If a meeting takes place, but the public wasn’t invited, did it really happen?

The panel charged by state law with creating a teacher evaluation system by July 1 has not met publicly since Feb. 6, but the Malloy administration has said subgroups of the public panel are meeting. Repeated requests by The Mirror for times and dates of those meetings have gone unanswered. It is also unclear who sits on these subgroups.

State law is clear that public advisory councils, and their subgroups, must follow the Freedom of Information Act.

It’s kind of like the longstanding unanswered question, if a tree falls in a forest, and no one’s there to see it, did it really happen?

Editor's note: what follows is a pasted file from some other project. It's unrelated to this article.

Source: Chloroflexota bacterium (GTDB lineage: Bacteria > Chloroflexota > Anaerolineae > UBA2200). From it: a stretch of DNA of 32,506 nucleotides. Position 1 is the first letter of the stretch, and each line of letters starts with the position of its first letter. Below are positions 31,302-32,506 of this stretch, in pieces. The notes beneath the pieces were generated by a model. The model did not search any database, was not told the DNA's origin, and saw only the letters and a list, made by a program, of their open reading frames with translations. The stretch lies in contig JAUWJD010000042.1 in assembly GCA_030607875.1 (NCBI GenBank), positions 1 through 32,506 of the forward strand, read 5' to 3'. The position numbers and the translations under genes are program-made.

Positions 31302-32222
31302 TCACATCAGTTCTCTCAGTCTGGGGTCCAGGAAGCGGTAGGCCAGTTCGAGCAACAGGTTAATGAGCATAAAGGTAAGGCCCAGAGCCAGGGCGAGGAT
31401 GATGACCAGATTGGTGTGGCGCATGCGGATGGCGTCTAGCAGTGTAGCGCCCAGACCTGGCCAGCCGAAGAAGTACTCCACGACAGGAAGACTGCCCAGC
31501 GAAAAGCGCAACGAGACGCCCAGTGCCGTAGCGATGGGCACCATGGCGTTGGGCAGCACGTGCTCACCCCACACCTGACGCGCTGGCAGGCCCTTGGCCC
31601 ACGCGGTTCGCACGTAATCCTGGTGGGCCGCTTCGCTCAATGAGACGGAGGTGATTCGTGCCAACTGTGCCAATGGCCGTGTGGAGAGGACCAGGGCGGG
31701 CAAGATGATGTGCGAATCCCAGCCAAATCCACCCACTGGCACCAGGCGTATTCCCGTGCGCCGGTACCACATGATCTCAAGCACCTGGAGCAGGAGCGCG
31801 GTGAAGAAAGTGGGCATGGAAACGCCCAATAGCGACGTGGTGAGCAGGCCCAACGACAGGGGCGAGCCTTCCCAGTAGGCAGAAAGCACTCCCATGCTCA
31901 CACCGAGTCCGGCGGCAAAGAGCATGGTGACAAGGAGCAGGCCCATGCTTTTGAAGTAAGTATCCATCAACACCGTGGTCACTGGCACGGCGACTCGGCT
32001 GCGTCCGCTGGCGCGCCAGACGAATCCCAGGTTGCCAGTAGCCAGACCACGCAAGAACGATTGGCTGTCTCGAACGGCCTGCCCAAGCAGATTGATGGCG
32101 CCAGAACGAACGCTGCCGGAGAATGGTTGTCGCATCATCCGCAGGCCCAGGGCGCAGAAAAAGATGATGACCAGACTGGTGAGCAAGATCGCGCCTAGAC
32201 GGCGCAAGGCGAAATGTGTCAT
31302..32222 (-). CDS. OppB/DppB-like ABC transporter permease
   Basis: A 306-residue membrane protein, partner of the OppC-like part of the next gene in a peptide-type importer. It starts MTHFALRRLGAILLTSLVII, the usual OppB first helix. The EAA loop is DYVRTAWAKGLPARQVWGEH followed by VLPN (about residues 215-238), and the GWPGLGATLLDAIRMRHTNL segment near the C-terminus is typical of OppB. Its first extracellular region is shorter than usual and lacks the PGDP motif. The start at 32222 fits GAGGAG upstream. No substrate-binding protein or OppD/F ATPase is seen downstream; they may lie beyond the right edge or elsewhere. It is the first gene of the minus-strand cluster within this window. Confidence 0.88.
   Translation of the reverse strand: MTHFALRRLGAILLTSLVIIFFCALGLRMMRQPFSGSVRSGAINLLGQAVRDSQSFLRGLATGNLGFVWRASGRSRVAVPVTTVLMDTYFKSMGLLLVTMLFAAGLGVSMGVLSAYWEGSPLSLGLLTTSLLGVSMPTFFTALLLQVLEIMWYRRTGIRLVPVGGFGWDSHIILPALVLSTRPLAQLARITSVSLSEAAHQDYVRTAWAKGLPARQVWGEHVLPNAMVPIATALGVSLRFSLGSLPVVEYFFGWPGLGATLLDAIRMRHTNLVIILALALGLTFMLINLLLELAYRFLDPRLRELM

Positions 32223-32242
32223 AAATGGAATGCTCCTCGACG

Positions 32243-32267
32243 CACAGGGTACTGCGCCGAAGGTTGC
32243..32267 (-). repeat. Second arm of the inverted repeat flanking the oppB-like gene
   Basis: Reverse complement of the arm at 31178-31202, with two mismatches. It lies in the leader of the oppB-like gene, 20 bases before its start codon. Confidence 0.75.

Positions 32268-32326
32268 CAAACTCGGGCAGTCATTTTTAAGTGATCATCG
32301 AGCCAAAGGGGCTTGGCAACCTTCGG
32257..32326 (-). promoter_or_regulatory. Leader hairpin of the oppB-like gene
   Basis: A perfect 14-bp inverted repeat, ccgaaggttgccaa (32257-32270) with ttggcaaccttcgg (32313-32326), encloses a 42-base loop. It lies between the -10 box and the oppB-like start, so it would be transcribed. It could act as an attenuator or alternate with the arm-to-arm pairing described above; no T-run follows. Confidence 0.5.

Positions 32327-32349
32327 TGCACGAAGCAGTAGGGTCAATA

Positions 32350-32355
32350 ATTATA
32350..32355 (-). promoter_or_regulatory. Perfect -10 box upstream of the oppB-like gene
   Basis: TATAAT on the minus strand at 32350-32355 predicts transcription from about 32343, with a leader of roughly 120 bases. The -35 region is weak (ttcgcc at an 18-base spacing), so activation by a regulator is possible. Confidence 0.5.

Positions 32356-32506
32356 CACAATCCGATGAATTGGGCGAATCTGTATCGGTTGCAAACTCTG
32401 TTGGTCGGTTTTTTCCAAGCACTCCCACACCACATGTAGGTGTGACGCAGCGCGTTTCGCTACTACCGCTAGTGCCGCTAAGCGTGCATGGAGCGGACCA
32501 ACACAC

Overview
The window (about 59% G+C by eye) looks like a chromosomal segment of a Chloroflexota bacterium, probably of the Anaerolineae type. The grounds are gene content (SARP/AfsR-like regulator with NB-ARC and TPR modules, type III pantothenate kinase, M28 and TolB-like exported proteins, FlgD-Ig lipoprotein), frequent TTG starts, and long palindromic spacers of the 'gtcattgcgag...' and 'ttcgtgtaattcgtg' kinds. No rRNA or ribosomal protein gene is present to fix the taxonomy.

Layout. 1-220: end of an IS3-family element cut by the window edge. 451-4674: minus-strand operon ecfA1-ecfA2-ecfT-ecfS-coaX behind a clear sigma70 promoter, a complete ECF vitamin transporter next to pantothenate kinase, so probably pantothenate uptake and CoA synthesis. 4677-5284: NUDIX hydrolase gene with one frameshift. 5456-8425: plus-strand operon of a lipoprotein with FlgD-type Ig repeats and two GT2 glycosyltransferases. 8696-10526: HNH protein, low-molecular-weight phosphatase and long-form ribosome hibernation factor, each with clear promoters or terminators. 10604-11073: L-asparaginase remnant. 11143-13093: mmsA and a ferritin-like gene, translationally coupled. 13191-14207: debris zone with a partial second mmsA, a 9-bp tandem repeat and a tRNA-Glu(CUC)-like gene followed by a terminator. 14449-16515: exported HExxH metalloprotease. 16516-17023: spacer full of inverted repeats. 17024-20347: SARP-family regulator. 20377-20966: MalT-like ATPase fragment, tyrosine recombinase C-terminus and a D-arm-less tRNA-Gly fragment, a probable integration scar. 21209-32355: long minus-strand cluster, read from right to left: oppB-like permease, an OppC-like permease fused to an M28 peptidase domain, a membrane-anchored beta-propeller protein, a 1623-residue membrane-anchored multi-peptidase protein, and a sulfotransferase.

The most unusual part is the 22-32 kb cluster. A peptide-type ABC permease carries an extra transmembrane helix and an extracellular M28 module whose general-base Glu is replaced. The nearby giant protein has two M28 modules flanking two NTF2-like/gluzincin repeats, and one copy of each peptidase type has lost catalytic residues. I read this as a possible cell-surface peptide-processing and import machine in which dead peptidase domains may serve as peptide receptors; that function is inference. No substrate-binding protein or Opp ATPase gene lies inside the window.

Jacqueline was CT Mirror’s Education and Housing Reporter, and an original member of the CT Mirror staff, joining shortly before our January 2010 launch. Her awards include the best-of-show Theodore A. Driscoll Investigative Award from the Connecticut Society of Professional Journalists in 2019 for reporting on inadequate inmate health care, first-place for investigative reporting from the New England Newspaper and Press Association in 2020 for reporting on housing segregation, and two first-place awards from the National Education Writers Association in 2012. She was selected for a prestigious, year-long Propublica Local Reporting Network grant in 2019, exploring a range of affordable and low-income housing issues. Before joining CT Mirror, Jacqueline was a reporter, online editor and website developer for The Washington Post Co.’s Maryland newspaper chains. Jacqueline received an undergraduate degree in journalism from Bowling Green State University and a master’s in public policy from Trinity College.

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